Workforce Training = Job Creation
Since my first year in office, I have worked to ensure that Mississippi has the most attractive business climate possible and that we focus on creating new, better-paying jobs. Through recent legislation such as Momentum Mississippi, comprehensive tort reform, streamlining Mississippi’s workforce development system, and easing the payroll tax on Mississippi employers, we have laid the foundation for competitiveness and economic growth.
A huge slice of the economic development pie is how we train our workers. Last year, the Legislature passed the biggest overhaul of our state workforce development and job training programs ever. We’ve cut payroll taxes on our state’s employers by 25 percent, while doubling state support to community colleges for job training. The result: In its first year, the number of clients the reorganized department placed in jobs increased by 35 percent over the previous year.
2004 Workforce Training Act = Job Creation
With support from the Legislature, we reformed our workforce training programs by passage of the Mississippi Comprehensive Workforce Training and Education Consolidation Act of 2004. Its purpose was to create an aligned, demand-driven public workforce training system that sustains, develops, and grows new jobs for Mississippi workers. We also wanted to provide employers an available, consistent, and skilled workforce, and offer a clear path to individuals seeking their first job or a better job.
The legislation gives more of the workforce development and training franchise to community colleges, which have a proven record of performance in this area. The programs of the Mississippi Employment Security Commission have been transferred to the executive branch of government, allowing greater coordination and utilization of funds for workforce training and development programs and fostering a better working relationship with the Mississippi Development Authority, our state’s primary economic development agency. Consolidating workforce-training activities within the state will result in a more efficient and cost-effective method for delivery of workforce-training activities and education while eliminating duplicate activities.
In this knowledge-based economy and world market, Mississippi’s businesses have three choices: They can innovate; they can emigrate; or they can evaporate. For our new or existing businesses to be successful they must be competitive, which means they must innovate and increase their productivity. Better skilled workers can use technology to improve productivity and successfully compete on quality and cost. That’s crucial. Improving our workforce and job training programs is something on which the state is taking the lead right now.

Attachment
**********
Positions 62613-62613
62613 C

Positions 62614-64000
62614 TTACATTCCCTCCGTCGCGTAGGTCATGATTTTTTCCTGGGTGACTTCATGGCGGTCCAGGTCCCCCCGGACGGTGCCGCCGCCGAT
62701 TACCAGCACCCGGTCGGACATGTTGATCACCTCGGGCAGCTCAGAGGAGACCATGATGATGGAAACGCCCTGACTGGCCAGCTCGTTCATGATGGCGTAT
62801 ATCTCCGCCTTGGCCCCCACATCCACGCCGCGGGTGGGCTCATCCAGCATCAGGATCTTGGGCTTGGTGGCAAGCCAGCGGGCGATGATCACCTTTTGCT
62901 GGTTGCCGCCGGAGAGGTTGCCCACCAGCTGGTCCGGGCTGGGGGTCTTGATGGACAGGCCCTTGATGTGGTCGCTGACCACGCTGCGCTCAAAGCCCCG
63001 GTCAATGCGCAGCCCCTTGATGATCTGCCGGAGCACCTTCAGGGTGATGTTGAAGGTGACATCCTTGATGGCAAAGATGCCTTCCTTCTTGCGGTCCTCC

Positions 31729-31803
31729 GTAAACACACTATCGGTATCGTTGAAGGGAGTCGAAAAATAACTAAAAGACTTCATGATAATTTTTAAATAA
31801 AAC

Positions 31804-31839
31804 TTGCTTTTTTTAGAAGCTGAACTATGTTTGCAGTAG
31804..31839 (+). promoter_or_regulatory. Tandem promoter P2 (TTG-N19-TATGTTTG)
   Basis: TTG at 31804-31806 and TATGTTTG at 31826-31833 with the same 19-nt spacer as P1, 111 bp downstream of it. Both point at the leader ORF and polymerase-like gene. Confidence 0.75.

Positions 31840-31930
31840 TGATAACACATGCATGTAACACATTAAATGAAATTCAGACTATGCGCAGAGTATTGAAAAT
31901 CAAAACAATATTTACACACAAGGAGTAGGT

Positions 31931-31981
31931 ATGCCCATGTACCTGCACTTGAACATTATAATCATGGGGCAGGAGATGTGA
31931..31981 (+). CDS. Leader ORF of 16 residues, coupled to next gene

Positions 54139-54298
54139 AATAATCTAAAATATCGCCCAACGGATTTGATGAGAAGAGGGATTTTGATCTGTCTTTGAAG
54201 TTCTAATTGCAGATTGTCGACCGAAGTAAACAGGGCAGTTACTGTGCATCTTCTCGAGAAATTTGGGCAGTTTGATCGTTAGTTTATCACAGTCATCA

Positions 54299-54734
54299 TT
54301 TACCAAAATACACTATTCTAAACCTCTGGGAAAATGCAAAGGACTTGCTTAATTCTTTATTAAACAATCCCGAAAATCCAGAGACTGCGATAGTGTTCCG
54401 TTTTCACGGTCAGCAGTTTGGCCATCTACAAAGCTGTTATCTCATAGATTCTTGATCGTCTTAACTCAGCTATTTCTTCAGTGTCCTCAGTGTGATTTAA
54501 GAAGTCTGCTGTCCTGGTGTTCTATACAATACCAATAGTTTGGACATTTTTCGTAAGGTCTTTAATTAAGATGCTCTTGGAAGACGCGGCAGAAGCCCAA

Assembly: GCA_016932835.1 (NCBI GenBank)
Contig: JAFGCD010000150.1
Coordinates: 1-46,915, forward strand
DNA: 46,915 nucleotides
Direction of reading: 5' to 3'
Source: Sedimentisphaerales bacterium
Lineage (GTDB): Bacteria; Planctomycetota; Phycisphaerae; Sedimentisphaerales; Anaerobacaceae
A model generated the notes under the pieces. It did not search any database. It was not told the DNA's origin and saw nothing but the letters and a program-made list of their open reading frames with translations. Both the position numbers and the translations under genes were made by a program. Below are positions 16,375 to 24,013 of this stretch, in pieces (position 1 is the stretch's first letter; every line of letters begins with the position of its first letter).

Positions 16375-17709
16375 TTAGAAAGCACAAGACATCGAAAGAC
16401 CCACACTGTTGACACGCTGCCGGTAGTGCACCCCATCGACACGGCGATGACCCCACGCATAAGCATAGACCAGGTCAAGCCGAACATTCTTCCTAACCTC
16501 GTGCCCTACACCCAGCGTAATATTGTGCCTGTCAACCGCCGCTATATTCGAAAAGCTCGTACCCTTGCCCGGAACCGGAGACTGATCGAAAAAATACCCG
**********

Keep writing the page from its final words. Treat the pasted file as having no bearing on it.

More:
We must embrace lifelong learning in Mississippi, and we’ve already started. Education begins before kindergarten and continues for the rest of your life. Helping our working people continuously upgrade their skills is essential for survival in our modern economy.
Cut Payroll Taxes = Job Creation
This year, knowing that small businesses in Mississippi are responsible for more than 80 percent of all new jobs created in our state, we cut payroll taxes on employers by 25 percent. This was an important step.
Unemployment taxes on employers go into an unemployment trust fund and the money is then used to pay unemployment benefits. Over the last 20 years, because of flaws in the formula, the state has collected way too much in unemployment taxes than is needed to pay unemployment benefits. The state’s unemployment reserve fund has grown to $684 million, despite the fact the state generally pays out only $150 million a year in unemployment benefits. Yet, the fund continues to grow.
Without correcting this, every business, large and small, pays more unemployment taxes than necessary. While none of this excess money can be used for state government costs, we can and have reduced the tax. And, as 23 other states have done, we have redirected a portion of the new formula to fund additional workforce training programs that help keep unemployment low.
For example, without restructuring the unemployment tax formula, Mississippi’s unemployment tax would have automatically increased by $35 million this year; this is $35 million that businesses could have used to create new jobs.
Senate Bill 2480 is not only preventing an unnecessary tax increase this year, it will actually decrease the unemployment tax burden of businesses over the next several years. The fund is large enough to do this while ensuring we maintain ample funds to pay benefits.
As an additional component, the new law creates a Workforce Training Enhancement Fund to provide about $20 million a year for workforce training activities to supplement community and junior college workforce training dollars.
With this new money supplementing current appropriations, we can have one of the nation’s best programs for attracting and keeping better, higher paying jobs, and providing our workers the most advanced training possible.
More and Better Jobs
I am pleased that by streamlining our state workforce development and job training programs and cutting our payroll taxes by 25 percent, we were still able to double state support to community colleges for job training.
Economic development is not possible without a strong commitment to lifelong learning. Let’s continue to promote win-win situations for both businesses and workers.
Governor Haley Barbour
P.O. Box 139 Jackson, MS 39205
Phone: 601.359.3150 Fax: 601.359.3741